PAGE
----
On Wednesday, in the Middle District of Tennessee, Judge Aleta A. Trauger ruled that ex-Congressman Jeremy Durham of the Tennessee House of Representatives possessed a “statutorily created entitlement to life-time health insurance for retired civil servants,” but that said entitlement was validly removed, following Durham’s expulsion from Tennesee House, as Durham argued for procedural due process requirements for the wrong purported property interest.
The associated opinion explained that Durham was voted out of the state legislature following the release of an Attorney General’s report concluding that “Durham had engaged in sexually inappropriate conduct with at least 22 women between 2012 and 2016.” Durham, who had already served a full congressional term from 2012-14, was expelled four months prior to the completion of his second term following a House vote.
Thirteen days after the expulsion, the Commissioner of Finance and Administration (COFA) notified Durham that his healthcare provided ended four days later. The plaintiff then sued the Tennesee House, arguing that the completion of one congressional term required the government to continue to provide Durham health insurance, or at minimum to not remove the health insurance without appropriate due process.
Durham pointed to an article from The Tennessean that quoted the Director of Legislative Administration for the Tennessee House, as saying: “All members of the general assembly who are elected to serve a full term of office as a member of the general assembly are eligible to continue their health insurance by paying the appropriate premium amount.” As such, the plaintiff proffered, the Fourteenth Amendment’s protection of due process procedures before removal of a valid entitlement —in this case, health insurance for life for all congressmen completing just one full term— required Durham to receive notice and a right to be heard from THOR before THOR’s rescission of Durham’s insurance passed constitutional muster.
The defendant did not challenge the fact that there exists a “statutorily created entitlement to life-time health insurance for retired civil servants…” to which the procedural due process protections of the Fourteenth Amendment apply. The House proffered that Durham failed to have a valid property interest in the entitlement, given Durham was expelled, in lieu of retiring, from the body. The defendant asserted that the Tennessee law covering health insurance for the House explicitly states that “upon retirement from the general assembly,” an ex-congressperson qualifies for lifetime health insurance, regardless of how many full terms one has completed prior to retirement.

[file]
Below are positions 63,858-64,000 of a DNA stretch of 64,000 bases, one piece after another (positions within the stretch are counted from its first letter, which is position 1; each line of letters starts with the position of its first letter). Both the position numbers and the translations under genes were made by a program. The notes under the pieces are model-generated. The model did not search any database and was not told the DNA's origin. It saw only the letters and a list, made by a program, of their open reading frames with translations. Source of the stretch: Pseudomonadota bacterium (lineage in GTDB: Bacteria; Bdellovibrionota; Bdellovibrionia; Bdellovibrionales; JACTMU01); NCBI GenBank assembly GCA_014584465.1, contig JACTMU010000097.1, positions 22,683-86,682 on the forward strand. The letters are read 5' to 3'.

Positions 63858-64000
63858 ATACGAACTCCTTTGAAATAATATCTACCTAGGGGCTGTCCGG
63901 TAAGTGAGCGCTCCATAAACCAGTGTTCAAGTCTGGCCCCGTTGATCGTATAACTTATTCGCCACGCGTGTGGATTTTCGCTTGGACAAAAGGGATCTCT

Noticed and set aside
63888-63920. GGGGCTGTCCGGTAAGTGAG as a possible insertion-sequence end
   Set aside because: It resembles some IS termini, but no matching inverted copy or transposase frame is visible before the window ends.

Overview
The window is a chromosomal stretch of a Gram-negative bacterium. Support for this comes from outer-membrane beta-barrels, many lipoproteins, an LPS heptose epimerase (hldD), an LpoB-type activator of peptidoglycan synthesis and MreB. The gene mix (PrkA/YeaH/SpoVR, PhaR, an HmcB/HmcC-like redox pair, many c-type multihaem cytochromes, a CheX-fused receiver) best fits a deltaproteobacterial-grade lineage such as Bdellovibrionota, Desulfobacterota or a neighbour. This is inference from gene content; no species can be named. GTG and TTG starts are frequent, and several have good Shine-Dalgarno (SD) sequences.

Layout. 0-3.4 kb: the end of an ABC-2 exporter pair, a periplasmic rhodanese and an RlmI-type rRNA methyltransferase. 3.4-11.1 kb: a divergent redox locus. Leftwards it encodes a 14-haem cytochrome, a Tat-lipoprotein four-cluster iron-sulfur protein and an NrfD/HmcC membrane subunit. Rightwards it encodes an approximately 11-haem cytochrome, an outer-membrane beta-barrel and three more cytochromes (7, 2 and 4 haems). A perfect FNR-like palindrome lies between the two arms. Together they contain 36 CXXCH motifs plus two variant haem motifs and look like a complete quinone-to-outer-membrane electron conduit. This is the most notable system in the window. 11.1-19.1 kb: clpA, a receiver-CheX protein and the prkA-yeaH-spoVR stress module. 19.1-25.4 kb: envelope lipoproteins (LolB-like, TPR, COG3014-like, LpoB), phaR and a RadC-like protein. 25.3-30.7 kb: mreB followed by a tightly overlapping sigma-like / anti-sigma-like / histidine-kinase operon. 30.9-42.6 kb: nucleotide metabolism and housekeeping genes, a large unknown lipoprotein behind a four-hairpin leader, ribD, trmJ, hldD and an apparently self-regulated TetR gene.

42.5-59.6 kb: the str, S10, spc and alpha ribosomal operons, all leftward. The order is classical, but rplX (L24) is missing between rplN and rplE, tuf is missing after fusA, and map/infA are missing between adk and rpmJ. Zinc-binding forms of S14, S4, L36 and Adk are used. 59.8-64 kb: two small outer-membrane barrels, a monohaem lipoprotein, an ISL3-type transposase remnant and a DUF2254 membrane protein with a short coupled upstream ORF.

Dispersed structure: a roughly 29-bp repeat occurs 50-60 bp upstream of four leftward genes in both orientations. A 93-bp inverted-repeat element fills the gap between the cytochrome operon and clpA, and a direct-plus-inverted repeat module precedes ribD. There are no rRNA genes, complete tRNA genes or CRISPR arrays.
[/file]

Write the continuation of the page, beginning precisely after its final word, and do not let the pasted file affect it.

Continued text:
The court disagreed, explaining that the health insurance entitlement is tied directly into the question of whether Durham’s expulsion from the Tennessee House was valid. Having and losing an entitlement, the court held, is exactly the type of deprivation of a property interest that due process protects. If the defendants had, for example, “accorded Durham adequate notice and a contested hearing before ousting him from the legislature, that type of procedure…would likely also have provided all the process to which Durham would have been entitled in association with the termination of his health insurance benefits as well…. He would, at the very least, have had the ability to argue to several different decision-makers during that process that his ouster, and therefore his change in (health insurance) status, was illegal. He also could have argued to these different decision-makers that the interpretation of state law by (the defendant) is wrong.”
The court, nonetheless, denied the plaintiff a motion for summary judgment. The opinion explained that while it was unclear what due process the Fourteenth Amendment required in the present case, the question need not be answered today as Durham requested a remedy the court could not provide. Judge Trauger explained that it was undisputed that the plaintiff only prayed for the court to issue an injunction to return the plaintiff to his elected office and not restore his health insurance. However, “this court…is bound by precedent to conclude that…he did not have a property interest in his elected office protected by the Fourteenth Amendment…. Thus, to the extent Durham’s due process claim hinges upon the denial of adequate pre-deprivation process in the course of his expulsion from the legislature…it fails on the merits.”